People of Central: Professor Robert Fanning

Story and photo by Danielle Patrick 

What makes a class so memorable at Central Michigan University are the professors. Not only do they work hard to teach the class, but they love and care for the students.

In the department of English Language and Literature, professor and poet Robert Fanning loves to discuss what he’s most passionate about, and that is poetry.

As a child, he enjoyed reading the rhythms of poetry. He remembers loving classic nursery rhymes and Dr. Seuss. However, it wasn’t until high school when he took a creative writing class that his teacher Don Lytle saw him as a poet.

“He was the first person that told me, ‘You are a poet,’ and it was then that my journey with this art form began,” Fanning said.

Fanning began his college journey at Oakland University and then transferred to the University of Michigan. He graduated from U of M in 1993 with a bachelor of arts degree in English. After a gap year, Fanning decided to go to grad school for his master of fine arts in poetry at Sarah Lawrence College in Bronxville, New York.

“NYC is so vibrant and alive,” Fanning said. “Walking down the street, you’re probably going to pass two or three writers on most blocks. It’s a town filled with artists.”

The poetry that Fanning writes comes from his response to his life or to the world. Over the years, Fanning has published four full-length poetry collections and two chapter books. What’s inspiring about his work is that each book is a collection that was very meaningful at that time in his life.

His most recent book, Severance, is his personal favorite because it was a departure for him stylistically and its content surprised and frightened him. To him, Severance was more like a dream that was sparked by an injury.

“When my kids were little, I took them sledding and I fell and smacked my arm on the ice. My elbow broke through the flesh, but it didn’t actually break,” Fanning said. “I started that book that night. My arm was in a sling and I was typing with one hand.”

Like most poets, there is always a poet in mind that one looks up to for inspiration. That poet is Fanning’s friend, Vievee Francis. Fanning admires her for her bravery and that she’s an inspiration to many.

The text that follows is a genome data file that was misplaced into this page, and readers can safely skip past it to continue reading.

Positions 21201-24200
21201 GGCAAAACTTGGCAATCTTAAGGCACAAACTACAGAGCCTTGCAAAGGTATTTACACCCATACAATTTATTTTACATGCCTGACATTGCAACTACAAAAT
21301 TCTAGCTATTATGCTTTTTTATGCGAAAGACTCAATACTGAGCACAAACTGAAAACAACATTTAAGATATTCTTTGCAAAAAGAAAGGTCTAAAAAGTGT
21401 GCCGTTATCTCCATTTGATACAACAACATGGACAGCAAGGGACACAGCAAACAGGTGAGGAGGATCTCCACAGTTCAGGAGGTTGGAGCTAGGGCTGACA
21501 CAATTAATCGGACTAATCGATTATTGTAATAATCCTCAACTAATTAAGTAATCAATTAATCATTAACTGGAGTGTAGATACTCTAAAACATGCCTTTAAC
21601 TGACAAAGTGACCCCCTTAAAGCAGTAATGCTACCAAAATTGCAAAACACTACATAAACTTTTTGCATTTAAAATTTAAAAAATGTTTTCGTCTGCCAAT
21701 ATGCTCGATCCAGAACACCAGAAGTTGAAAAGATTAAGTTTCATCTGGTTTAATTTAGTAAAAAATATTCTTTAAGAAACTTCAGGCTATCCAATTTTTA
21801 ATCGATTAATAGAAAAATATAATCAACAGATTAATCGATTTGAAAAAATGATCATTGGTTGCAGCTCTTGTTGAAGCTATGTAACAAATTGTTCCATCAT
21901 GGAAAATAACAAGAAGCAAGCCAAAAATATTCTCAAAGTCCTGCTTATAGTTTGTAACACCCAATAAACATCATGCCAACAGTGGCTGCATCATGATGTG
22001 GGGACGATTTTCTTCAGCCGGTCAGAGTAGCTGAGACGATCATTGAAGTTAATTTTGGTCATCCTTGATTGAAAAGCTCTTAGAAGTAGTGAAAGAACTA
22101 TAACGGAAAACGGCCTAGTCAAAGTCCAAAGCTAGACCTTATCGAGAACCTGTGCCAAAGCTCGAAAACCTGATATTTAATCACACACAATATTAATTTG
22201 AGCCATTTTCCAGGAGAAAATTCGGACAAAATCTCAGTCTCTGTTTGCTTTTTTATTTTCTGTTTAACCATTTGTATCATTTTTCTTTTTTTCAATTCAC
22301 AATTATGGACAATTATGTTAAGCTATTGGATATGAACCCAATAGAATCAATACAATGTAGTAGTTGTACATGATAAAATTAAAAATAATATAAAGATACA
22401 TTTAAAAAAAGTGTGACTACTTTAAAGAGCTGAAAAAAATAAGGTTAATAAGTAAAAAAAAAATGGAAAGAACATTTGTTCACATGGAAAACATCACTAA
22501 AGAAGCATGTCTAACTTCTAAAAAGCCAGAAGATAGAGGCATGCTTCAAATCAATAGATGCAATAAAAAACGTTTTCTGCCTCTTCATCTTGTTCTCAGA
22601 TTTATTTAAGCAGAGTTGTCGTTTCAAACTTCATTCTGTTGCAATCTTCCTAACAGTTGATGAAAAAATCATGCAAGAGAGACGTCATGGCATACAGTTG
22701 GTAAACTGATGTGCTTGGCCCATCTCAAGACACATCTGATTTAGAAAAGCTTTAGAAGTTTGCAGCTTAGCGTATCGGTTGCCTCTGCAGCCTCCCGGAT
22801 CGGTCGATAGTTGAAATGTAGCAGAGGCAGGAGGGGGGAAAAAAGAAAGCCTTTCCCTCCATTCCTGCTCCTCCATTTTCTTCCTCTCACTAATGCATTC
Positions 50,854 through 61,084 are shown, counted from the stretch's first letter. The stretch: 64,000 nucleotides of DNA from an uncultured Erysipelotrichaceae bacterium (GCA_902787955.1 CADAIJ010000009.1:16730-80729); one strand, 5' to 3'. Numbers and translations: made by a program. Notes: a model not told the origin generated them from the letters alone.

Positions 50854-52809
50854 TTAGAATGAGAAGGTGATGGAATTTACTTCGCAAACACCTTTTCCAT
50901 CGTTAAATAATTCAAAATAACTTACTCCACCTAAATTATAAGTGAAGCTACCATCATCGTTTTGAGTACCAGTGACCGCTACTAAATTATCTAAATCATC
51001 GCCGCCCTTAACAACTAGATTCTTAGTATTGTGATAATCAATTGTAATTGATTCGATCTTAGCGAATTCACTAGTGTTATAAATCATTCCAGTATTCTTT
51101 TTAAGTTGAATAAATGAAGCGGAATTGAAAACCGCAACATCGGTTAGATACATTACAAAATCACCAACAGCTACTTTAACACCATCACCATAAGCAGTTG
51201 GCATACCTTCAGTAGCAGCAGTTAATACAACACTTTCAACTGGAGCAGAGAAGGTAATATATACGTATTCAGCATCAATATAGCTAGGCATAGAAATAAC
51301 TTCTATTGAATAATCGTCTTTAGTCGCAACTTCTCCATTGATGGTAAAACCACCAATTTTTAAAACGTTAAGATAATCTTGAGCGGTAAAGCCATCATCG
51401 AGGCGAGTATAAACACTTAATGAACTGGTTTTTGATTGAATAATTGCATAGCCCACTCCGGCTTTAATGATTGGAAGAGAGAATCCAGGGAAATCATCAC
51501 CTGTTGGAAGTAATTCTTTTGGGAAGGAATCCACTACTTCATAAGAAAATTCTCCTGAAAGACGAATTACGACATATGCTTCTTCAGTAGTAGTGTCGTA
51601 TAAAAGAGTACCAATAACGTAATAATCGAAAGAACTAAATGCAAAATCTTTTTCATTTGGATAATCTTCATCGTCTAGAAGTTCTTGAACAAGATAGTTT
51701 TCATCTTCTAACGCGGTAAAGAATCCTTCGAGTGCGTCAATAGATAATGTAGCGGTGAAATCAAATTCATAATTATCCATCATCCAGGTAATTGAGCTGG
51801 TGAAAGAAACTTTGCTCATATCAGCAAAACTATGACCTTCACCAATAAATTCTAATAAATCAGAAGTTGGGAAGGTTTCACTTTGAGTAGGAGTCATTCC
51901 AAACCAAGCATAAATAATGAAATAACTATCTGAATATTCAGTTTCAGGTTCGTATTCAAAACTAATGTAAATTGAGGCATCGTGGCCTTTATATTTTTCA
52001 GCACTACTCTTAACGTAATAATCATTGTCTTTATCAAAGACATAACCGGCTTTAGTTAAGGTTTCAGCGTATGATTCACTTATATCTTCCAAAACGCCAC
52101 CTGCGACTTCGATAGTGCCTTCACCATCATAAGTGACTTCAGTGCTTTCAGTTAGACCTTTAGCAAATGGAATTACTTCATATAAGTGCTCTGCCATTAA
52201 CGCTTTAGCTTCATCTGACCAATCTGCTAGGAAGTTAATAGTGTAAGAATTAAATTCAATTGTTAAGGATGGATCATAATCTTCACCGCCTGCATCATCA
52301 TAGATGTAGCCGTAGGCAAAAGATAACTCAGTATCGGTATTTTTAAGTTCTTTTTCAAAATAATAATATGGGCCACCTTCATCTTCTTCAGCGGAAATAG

“Especially as an African-American woman, she has had to really fight not being seen as a woman, as a black woman,” Fanning said. “To write whatever she wants—in an industry that for a long time didn’t want to see her—takes a lot of courage.”

What Fanning loves about teaching at CMU is that the students are open-minded and hardworking. To have students that are willing and excited to learn makes Fanning more passionate about his job.

In 2008, Fanning created the Wellspring Literary Series in which four readings take place annually on the first or second Monday of the month at Art Reach in downtown Mount Pleasant. His goal was to bring Michigan writers to Mount Pleasant and try and make it a hub for Michigan poets. This year is the first time it hasn’t been held due to COVID-19.

During quarantine, Fanning spent a lot of time writing poems in his studio. He mentioned feeling fortunate that he was able to write during the pandemic. The biggest joy of it all was that he got to spend time with his two children and his wife.

As a whole, having a family and being a father is Fanning’s primary happiness in life outside of writing.

“To me, being a husband and a father have been the greatest joys of my life. That’s what has nourished me day-in and day-out,” Fanning said.

In general, poetry is something that people have prejudices about. Some think they shouldn’t bother reading poetry or they think they hate it. Fanning enjoys poetry because its portable, and always inspiring. He loves how he can leave and come back to a poem with no problem, which is more challenging to do when you’re reading a novel.

Unfortunately, in the education system, people usually only learn about a few famous poets such as Robert Frost, Langston Hughes, or Shel Silverstein. People are not aware of the huge array of diverse poetry in the world.

For future writers, Fanning advises them to make time to write. He mentions that in the world, writing is considered a hobby and one is not going to make much money as a poet. With that being said, writers have to love it and love it fiercely.

“I love poetry because it helps us to know ourselves better. Poetry reaches into so many areas of human life,” Fanning said.

Robert Fanning is a wonderful poet and professor. Now in his thirteenth year at CMU, his favorite aspect of teaching—being in the classroom—wasn’t possible this year, but he looks forward to end of the pandemic, when he can once again “be sitting around the great fire of poetry” with his students.

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